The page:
Construction continued through the 1960s, into Fillmore-Leroy and Kensington. At the time, those neighborhoods were still mostly white, although black families were beginning to move into the area near ECMC and Burgard High School. The Fillmore Leroy Area Residents Association (FLARE) started around that time, with the goal of promoting stable racial integration. Unfortunately, Fillmore-Leroy was resegregated by the mid-1980s.


The children of Kensington, 1972 -- four years after the 33 was built through the neighborhood

Middle class black families began to trickle into Kensington in the 1970s, years after the rollers left, the asphalt cured, and ribbons cut. Despite the efforts of organizations like Kensington-Bailey Neighborhood Housing Services, the Kensington neighborhood was essentially resegregated by the end of the 1990s. Today, while there's still a smattering of white holdouts in Kensington, Buffalonians think of Kensington as part of the "East Side". Quotation marks, because others now associate the term more with race than geography; what our grandparents used to mean by "the Colored section".

hourglass BCE 1968-07-04.jpg

The infamous Hourglass (Buffalo Courier-Express, July 8 1968)

hourglass bce 1968-04-26.jpg

(Buffalo Courier-Express, April 26 1969)

The last missing piece of the Kensington Expressway was "The Hourglass" in Hamlin Park. The Hourglass was the remaining intact part of Humboldt Parkway, which once connected Delaware Park and Humboldt Park; all part of the greenbelt around central Buffalo that Frederick Law Olmsted laid out a century earlier. The Hourglass became a choke point between the eastern and western portions of the otherwise completed Kensington Expressway. In the eyes of commuters and civic leaders, something needed to be done about it. In 1970, the trees were gone, six lanes of traffic flowed through a cut in the middle of Humboldt Parkway, elected officials and downtown business leaders rejoiced, and Frederick Law Olmsted was rolling in his grave. By the time The Hourglass was gone, the population of Hamlin Park was predominantly black, save for some older white holdouts that didn't follow their old neighbors to North Buffalo or the suburbs. Because the expressway was routed down the middle of Humboldt Parkway, removing The Hourglass caused almost no residential displacement -- unlike the Fruit Belt, Masten Park, Fillmore-Leroy, and Kensington.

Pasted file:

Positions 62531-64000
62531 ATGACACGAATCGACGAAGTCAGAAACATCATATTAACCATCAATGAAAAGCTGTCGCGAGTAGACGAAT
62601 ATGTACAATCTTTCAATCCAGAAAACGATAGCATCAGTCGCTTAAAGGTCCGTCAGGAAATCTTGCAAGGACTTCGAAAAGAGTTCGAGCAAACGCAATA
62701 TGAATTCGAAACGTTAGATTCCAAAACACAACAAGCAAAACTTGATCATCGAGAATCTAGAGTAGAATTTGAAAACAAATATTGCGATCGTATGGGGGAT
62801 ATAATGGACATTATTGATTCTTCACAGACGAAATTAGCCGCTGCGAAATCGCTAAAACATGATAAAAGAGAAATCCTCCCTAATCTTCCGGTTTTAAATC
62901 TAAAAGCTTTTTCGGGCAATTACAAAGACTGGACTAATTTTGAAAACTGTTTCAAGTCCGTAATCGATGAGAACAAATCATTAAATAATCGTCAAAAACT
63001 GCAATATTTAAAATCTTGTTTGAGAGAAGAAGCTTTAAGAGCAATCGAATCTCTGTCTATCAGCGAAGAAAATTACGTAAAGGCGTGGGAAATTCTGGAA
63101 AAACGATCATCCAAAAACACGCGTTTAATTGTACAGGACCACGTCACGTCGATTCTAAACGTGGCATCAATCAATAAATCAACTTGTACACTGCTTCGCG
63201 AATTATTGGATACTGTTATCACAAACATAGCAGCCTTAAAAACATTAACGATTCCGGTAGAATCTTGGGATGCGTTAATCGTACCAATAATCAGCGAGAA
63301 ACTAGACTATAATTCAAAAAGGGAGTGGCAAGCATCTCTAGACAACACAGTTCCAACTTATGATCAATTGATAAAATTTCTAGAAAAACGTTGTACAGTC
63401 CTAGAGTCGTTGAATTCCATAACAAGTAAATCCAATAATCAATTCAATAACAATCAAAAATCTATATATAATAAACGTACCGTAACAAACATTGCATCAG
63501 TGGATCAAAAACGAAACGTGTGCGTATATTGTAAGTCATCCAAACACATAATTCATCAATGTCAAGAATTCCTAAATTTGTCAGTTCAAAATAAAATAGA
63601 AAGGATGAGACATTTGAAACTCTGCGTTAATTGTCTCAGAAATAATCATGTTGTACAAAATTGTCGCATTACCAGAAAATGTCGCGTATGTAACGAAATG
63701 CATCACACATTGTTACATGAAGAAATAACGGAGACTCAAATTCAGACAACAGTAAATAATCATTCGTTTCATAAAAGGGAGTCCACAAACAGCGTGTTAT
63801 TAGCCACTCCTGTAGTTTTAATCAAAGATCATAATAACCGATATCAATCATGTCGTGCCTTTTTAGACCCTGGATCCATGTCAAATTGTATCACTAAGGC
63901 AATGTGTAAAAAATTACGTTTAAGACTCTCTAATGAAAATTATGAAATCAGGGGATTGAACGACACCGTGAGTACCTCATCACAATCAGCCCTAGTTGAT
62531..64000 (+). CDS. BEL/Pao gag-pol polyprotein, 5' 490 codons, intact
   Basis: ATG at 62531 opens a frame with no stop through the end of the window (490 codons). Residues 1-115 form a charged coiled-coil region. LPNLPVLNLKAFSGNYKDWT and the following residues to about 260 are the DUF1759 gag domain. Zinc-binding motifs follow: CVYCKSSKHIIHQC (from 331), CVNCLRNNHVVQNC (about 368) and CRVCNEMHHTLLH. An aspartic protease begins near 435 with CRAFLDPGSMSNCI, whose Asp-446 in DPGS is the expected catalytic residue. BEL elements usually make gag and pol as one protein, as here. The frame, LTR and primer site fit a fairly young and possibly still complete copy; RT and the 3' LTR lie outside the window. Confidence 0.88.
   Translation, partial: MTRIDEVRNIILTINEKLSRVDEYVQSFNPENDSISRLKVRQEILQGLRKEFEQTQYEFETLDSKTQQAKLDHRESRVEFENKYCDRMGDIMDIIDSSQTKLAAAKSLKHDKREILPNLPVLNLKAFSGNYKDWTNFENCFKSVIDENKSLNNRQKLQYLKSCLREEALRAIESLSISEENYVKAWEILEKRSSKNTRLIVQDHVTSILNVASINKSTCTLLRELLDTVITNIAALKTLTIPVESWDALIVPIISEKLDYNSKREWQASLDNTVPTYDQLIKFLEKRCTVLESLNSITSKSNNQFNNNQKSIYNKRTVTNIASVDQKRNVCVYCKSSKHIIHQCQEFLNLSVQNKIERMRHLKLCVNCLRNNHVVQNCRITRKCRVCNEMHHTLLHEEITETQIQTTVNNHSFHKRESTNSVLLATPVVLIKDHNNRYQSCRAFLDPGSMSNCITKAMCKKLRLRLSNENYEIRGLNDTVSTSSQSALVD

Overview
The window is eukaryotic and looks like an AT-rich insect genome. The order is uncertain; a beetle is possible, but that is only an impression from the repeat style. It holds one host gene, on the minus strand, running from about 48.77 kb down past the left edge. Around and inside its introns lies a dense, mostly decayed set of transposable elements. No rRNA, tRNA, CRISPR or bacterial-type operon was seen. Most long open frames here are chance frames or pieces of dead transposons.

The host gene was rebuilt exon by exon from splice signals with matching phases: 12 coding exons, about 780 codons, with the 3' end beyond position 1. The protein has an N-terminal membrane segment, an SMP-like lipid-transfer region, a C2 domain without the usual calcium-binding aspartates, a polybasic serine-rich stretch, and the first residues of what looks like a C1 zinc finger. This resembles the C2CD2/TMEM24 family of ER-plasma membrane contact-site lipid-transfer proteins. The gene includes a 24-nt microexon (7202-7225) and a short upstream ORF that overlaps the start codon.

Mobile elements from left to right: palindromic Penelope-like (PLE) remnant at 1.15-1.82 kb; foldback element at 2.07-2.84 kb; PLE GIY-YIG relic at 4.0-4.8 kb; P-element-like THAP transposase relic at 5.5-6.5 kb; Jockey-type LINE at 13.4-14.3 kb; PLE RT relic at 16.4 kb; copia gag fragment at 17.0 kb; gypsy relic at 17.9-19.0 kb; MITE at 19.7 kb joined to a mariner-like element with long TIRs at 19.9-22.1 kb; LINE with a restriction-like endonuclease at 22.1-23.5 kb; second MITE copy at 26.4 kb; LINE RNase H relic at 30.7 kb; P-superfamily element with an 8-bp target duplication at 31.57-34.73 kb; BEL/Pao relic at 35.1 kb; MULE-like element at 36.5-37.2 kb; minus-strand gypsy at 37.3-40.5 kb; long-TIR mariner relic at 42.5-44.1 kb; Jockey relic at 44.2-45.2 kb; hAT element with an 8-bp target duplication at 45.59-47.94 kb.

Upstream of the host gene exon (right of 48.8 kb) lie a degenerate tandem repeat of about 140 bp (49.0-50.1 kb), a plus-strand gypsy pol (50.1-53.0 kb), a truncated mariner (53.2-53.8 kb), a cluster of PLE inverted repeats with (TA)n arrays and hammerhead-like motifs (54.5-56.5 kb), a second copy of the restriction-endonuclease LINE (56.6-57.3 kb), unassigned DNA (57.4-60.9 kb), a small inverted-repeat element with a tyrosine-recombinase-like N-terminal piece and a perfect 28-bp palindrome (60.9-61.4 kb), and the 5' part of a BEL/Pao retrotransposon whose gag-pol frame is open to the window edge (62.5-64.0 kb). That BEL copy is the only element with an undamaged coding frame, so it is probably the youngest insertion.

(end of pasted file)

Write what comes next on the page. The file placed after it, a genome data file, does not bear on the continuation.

"Fixing" The Hourglass

So, back to the thread title: what really makes a highway racist? The current criteria among urbanists seems to be "it goes through an area populated primarily by people of color." There's also an assumption of racial malice on the part of the planners, engineers, and civic leaders involved in the project. However, this ignores the history of the highway and the neighborhoods around it, the highway's role in a larger regional or national network, local geography, and the impacts from highway planning and construction elsewhere in a region.


My problem is less the argument of the freeway construction and weather or not it impacted minority neighborhoods. We all know a freeway some where that intentionally or not cut right through a black neighborhood. Looking at NYC or one of the other east coast cities because we cut our freeways through rich white neighborhoods in the West. My problem is the lasting grudge. This was done 40+ years ago. It's done. The question now is how do we repair what we now learned might not have been the best thing. How do we reconnect the neighborhood? How do we minimize the impact? Let go of you hate and anger toward the city. That leads to the dark side. Besides, no one at the city was there when it happened. Except maybe old Ed who we keep in the basement zoning file room.